Wednesday, 31 March 2010


This Belgian Knee Warmers picture does it for me.......

As do Michael Barry's recent posts on 'Le Metier'

Any guesses as to the weather?


As for this man taking a hat trick, any bet would be more than a little speculative.....

Having experienced first hand on the cobbles of the Oude Kwaremont, just how tough Flandrian women on shopper bikes really are, you might be better off betting on this individual....

Monday, 29 March 2010

ronde update and briefing

Systems are go for the Ronde ride on April 3rd. I've been out recceeing the route, and fine tuning organisational details. Final instructions and observations below:

Parking - please use the public car park opposite the Pendle Heritage Centre, signposted with a brown attraction sign. There should be space enough in the long stay section at the back but if it fills up, then there is enough road parking in the vicinity. Please use the honesty box provided.

Because there may be more than a few of us, the route will be signposted with the sign above. I will put them out the night before so they should still be there in the morning.....

The full route will use flouro yellow signs and the shorter route variation, flouro orange when deviating from the full route. The cue sheet has been updated, but I will give everyone a route card on the day.

Some of the climbs are very steep and I would recommend a minimum gear of 36 x 25 or similar if you have it. Road tires are fine, but the roads are rough and the cobbles rougher so if you have fatter tires then use them. Cross bikes with Landcruisers work well too.

Some of the route is over exposed hill country and I would take a windproof/racing cape. The last few weekends on the route have been lashing down, very blustery or lashing down and blustery......

The winter of 2009/2010 has been a little hard at times and the roads reflect this. There are some spectacular potholes in places, often where you want them least. Please warn others behind you by pointing them out, making sure you have avoided them yourself first of course!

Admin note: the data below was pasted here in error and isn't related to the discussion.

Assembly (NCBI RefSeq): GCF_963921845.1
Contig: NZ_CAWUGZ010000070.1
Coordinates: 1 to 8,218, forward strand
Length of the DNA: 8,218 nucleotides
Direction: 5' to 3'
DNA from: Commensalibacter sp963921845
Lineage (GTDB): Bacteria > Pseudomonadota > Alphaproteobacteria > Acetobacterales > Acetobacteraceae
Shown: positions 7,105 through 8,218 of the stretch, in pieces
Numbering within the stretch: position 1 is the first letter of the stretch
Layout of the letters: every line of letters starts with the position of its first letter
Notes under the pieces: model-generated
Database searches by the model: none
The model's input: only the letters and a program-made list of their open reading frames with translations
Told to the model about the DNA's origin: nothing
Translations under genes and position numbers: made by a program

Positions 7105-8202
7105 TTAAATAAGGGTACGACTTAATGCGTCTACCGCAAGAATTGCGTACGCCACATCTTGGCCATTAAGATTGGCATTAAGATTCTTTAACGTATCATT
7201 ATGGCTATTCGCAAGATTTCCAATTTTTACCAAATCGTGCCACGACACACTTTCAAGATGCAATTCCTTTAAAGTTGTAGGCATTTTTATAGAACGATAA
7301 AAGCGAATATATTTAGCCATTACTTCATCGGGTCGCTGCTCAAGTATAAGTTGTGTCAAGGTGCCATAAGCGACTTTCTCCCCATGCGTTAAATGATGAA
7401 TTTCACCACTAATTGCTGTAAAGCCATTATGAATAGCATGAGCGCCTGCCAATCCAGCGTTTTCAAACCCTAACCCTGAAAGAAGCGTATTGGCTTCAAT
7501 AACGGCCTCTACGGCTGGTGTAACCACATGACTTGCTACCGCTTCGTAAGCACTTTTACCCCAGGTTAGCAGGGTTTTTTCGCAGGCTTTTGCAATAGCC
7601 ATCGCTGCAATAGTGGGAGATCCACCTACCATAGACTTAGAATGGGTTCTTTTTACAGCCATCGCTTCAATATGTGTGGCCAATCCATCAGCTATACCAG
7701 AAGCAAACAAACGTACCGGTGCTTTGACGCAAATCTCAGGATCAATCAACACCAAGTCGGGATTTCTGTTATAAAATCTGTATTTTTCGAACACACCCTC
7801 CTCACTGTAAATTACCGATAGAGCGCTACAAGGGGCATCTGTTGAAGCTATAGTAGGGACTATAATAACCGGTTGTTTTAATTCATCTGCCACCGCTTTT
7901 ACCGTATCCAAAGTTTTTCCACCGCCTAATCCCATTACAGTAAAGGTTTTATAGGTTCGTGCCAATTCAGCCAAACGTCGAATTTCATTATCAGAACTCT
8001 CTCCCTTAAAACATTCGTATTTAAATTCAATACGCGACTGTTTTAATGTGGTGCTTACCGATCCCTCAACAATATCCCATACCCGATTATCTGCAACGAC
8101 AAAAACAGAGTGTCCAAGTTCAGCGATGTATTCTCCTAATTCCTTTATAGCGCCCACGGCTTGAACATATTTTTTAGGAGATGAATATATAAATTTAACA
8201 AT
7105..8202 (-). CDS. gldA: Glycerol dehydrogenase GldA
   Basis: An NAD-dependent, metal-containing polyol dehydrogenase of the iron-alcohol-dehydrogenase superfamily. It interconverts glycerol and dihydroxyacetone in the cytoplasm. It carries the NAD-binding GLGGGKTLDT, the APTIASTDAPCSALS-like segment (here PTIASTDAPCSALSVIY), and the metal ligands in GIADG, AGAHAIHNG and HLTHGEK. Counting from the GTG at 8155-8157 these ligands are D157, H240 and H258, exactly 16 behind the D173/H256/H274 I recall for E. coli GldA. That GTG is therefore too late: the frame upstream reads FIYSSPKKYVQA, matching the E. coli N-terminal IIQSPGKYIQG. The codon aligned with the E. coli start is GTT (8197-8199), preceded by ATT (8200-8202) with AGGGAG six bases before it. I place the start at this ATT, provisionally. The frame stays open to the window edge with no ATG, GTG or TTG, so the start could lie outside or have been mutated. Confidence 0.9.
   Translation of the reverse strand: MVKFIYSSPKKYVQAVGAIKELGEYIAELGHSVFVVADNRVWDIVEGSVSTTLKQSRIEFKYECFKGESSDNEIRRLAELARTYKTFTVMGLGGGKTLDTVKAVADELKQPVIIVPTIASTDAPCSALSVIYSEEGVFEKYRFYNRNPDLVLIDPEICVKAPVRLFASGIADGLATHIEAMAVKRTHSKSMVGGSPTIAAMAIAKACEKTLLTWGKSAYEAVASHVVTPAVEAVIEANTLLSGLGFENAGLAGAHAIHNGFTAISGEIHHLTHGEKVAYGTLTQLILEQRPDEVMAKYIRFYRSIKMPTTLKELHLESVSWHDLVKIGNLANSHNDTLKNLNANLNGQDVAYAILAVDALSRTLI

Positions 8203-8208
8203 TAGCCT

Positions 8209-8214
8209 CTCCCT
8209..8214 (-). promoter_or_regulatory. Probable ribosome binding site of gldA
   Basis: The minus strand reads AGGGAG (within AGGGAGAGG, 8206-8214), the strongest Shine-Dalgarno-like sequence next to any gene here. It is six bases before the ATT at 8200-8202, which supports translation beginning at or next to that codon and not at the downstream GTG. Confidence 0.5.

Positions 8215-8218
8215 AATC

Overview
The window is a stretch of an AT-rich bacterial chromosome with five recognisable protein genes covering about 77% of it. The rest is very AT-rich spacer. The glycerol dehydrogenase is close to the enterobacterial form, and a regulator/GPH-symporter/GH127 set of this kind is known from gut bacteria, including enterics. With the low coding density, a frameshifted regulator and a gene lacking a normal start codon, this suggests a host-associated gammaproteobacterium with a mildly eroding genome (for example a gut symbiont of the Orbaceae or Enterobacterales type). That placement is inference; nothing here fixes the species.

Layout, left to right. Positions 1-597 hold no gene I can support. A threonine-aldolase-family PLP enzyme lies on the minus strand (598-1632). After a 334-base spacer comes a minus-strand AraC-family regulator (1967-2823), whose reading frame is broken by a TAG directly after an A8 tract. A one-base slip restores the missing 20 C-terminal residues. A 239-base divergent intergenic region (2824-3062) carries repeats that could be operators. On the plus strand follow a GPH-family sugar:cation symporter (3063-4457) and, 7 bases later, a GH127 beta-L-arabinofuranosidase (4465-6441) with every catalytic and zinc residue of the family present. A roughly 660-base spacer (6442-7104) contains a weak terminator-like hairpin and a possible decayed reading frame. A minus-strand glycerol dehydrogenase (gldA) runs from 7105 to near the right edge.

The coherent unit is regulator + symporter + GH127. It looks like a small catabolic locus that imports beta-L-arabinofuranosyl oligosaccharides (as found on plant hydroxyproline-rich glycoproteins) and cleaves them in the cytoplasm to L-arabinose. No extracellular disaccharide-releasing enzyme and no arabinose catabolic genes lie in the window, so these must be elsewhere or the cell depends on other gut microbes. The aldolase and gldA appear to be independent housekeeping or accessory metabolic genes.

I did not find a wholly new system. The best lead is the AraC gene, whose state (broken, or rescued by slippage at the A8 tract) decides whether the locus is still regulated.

Unless we have biblical snow, the ride will run whatever the weather. However, the full version crosses some very exposed moorland and if the weather is really bad we will all take the shorter route to avoid the exposure this section brings.

There is a cafe at the start and finish (in the Heritage Centre) and food stops available at Padiham, Townley Park (Burnley) and Coldwell Activity centre near Widdop. There is also a bike shop in Padiham during the fist cobbled sections (:-)).

People can opt for the full or shorter route during the ride according to how they feel - we will regroup outside Burnley and the shorter ride group will take a different route and have a cafe stop at Coldwell Activity Centre before the longer ride group pick them up, and we all tackle the final section together.

There is a bail out option from Padiham (1/3rd distance) and from Burnley (1/2 distance) - your route card will have a map showing you these.

Hope to see you on the day - Bon Courage!

Tuesday, 23 March 2010


The next nineteen days are what I wait all year for. Well, apart from the 6 months of the cross season and 21 days in July around France...

Dwars door Vlaanderen - Weds 24

E3 Prijs - Sat 27

Ghent Wevelgem - Sun 28

Flanders - Sun 4

Roubaix - Sun 11

We've had the opening shots at Het Nieuwsblad and K-B-Kuurne - old timers to the fore. Milan san Remo brought a touch of Italian class, though no sunshine and another wiley old timer with a win, but this is where it all comes together. The history, the terrain, the fanatical fans. Question? Tifosi or Flandrians for most effusive supporting activities? Who knows, they are both as mad as each other.